I would also consider adding a banner reminding if it is the latest version or older. With a tip to use the version selector.

Thus URL are persistent and the reader is less confused.

I guess that IMHO the URLs are not the problems solution.
For URLs: what ever you decide, make it understandable for humans.

I think it is a kind a UX topic. My suggestions:

  • Make the version chooser more prominent, so that where ever you land, you can easily go to your version.
  • Make a hint on the top of every document, saying “This is a outdated version, here you can find the current one.” (link to current version)
  • A nother point could be, add the version number to the documents title and H1. This will help people, who use the version number on a search term. In this case, Google, Bing and so on could match that to the term.

In the end, you don’t know with what version the user is working currently. So maybe the old docs are important for him.
But if every document have a link to the current version, this will help to rank the current version better on search engines. Maybe those links can be generated automatically.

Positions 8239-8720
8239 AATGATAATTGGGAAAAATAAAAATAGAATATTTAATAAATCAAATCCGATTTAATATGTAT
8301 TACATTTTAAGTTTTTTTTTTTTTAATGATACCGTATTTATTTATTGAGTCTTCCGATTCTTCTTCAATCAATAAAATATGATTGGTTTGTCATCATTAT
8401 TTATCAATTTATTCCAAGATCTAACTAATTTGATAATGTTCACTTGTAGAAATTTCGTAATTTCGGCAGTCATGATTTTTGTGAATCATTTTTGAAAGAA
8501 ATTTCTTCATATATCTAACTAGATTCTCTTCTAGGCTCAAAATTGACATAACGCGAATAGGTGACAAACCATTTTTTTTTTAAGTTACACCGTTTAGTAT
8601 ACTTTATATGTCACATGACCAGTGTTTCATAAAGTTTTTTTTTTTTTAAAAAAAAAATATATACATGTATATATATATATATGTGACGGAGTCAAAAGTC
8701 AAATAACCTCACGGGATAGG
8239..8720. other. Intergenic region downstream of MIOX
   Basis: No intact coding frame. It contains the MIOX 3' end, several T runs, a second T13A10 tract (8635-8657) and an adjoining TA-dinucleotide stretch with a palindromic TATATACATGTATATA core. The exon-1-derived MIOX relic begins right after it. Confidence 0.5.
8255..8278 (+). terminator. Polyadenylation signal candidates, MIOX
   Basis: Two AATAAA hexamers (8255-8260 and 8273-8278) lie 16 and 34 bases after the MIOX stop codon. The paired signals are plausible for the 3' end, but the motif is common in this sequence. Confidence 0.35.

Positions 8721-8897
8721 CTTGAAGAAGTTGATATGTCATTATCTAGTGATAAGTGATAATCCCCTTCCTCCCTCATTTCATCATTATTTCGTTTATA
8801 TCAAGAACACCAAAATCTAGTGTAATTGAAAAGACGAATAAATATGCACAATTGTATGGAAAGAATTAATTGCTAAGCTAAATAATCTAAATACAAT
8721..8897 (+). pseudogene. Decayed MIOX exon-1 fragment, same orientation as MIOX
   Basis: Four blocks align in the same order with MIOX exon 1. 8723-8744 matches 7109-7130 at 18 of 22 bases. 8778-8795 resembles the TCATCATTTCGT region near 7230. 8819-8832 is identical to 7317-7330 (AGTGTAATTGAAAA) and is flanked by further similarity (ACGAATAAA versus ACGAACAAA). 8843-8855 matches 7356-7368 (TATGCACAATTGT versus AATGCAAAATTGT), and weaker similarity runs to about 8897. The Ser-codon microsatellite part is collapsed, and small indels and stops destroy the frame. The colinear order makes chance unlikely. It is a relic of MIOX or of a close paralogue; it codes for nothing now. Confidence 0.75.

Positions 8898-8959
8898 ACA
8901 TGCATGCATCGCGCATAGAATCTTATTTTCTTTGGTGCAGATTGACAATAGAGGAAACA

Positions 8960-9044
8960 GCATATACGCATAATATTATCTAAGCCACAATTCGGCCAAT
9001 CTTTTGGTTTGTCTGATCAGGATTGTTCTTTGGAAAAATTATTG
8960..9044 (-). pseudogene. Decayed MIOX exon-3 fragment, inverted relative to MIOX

the problem which occured: google links to the master branch, which is the currently worked on branch (at the moment it is 11, which is used only by few people).
from the google search results.you can only imagine the version from the url.

If you need to choose the version after google brought you to master you need at least one further click… (bad UX)

the version (and the version selector) may be presented more prominent (in a SEO way). so you can search selective giving google the version number and your question.

I would expect to see the version number more prominent, so no matter where you land, you can go easily to your version. I would avoid mixing version numbers with master/development/latest/old words that are not really interesting for me, if I work with version 9.5 that’s my version, i’m not interested in the latest or the new WiP version, because I’m searching documentation for the version i’m looking for.

I would expect to see the version number in the url very close to the word “typo3”
the current Url https://docs.typo3.org/m/typo3/reference-coreapi/9.5/en-us/ tells me this is the version 9.5 of the reference-corapi section (and not of TYPO3).

while something like
tells me it’s the TYPO3 version 9.5 documentation, section reference-coreapi/


docs.typo3 .org/typo3-9.5/reference-coreapi/en-us/